“Confidence Crisis for Girls & Women” Conference at UVU

Dr. Susan R. Madsen talks about women’s confidence and the necessity for gaining more of it.

Sasha Rudenko | Staff Writer | @rudenko_sasha

The event “Confidence Crisis for Girls & Women” took place on September 23, at the Ragan Theater at Utah Valley University. Paige Holland, the First Lady of UVU, welcomed everyone to the first installment of this four-part series and introduced the topic’s significance

Saying that the image of a confident woman is often misinterpreted, because of the idea that all confident women should “look alike and sound alike,” she said that it is time to understand what being a confident woman means.

Discussing the answer to this in more detail, Dr. Susan R. Madsen, professor of leadership and ethics, spoke on the differences between men and women when it comes to confidence.

Dr. Madsen spoke on her interest in the topic and the seriousness of the problem of women not feeling confident. She said that she is willing to do something about the problem.

“I don’t like just whining about things,” Dr. Madsen said. “[It’s time] to figure out how we give women more confidence.”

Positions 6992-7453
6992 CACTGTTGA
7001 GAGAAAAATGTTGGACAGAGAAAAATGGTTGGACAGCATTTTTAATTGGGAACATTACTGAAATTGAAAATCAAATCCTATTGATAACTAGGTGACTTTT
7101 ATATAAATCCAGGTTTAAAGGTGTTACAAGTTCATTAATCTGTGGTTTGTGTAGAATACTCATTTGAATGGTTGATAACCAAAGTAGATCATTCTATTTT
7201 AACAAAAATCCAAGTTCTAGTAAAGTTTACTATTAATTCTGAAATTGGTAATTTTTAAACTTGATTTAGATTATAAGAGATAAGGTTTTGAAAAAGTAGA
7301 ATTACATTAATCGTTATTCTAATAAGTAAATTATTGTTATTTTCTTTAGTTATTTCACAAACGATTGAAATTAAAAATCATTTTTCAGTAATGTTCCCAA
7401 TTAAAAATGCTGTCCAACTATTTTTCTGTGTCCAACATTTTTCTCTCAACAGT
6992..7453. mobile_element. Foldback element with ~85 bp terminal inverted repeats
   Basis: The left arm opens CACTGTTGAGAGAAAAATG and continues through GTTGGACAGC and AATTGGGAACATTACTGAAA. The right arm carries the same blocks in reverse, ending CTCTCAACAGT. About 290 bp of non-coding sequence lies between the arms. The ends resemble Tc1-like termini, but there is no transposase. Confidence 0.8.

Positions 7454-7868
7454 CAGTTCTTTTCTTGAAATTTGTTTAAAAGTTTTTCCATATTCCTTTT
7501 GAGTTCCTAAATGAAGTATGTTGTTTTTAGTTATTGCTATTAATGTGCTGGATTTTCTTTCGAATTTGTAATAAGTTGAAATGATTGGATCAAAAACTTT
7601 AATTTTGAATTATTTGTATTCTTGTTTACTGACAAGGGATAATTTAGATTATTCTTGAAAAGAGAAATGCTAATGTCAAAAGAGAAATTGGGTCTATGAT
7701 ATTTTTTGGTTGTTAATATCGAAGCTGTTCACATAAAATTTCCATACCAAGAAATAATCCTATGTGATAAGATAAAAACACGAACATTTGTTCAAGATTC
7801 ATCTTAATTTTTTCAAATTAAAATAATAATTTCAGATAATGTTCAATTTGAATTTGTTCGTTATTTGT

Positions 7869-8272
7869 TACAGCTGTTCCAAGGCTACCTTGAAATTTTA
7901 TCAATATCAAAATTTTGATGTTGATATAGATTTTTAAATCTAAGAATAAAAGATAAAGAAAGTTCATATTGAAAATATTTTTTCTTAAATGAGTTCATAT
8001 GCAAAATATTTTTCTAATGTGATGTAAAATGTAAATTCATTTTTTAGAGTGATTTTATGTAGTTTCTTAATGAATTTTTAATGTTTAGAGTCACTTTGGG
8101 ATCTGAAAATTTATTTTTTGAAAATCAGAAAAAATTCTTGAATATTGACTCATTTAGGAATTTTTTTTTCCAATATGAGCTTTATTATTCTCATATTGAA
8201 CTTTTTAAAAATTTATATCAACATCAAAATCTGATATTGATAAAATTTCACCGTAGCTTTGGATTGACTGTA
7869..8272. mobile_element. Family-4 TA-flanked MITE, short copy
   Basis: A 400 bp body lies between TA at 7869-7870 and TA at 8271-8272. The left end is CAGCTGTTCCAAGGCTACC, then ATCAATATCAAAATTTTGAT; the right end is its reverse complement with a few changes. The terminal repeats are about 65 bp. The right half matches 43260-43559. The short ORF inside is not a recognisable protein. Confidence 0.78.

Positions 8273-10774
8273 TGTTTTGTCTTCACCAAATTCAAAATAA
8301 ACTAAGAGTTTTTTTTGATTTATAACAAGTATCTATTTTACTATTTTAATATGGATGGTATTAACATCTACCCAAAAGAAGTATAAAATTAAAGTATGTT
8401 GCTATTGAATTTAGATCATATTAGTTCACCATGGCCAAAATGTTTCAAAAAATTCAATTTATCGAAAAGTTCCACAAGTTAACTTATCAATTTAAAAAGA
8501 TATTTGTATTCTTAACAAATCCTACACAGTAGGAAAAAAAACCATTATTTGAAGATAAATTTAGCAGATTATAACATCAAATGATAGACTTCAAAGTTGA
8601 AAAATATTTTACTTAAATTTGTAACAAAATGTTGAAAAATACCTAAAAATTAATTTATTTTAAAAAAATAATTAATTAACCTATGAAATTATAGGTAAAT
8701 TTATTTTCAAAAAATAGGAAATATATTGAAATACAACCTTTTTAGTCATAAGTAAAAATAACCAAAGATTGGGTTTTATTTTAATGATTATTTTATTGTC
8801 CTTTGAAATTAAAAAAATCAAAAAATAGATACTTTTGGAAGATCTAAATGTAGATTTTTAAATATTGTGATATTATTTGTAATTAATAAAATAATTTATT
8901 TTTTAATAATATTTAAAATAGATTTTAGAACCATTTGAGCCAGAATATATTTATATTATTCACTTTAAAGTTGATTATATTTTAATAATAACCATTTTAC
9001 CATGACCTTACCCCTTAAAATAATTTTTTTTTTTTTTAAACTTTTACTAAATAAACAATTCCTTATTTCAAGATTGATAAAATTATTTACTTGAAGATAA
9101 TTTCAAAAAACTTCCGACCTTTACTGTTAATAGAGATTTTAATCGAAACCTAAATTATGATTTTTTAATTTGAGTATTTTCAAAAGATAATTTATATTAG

The research results show that women struggle with having enough confidence more than men do. She noticed that women feel significantly less confident when they talk about their skills and are more likely to be perfectionists and to overthink things.

Additionally, women are 75% less likely to speak up when there are men in the room. To demonstrate, she asked four women to come out and show the poses that confident men use while walking or speaking.

Dr. Madsen emphasized the fact that confidence is not passive.

“Confidence is not simply feeling good about yourself,” Dr. Madsen said. She explained that confidence leads to action and there is a way to gain confidence when one doesn’t naturally have it.

There are genetic conditions that cannot be changed, said Madsen, but those are only 25 – 50%, which means that there is a lot that can be changed about the confidence through the power of will. Even our brains can be influenced and changed by the new habits that will bring more confidence.

Concluding the session, the audience was reminded of the purpose of the event, which is to help women of Utah to feel more confident and speak up for themselves and for “those who cannot speak.”

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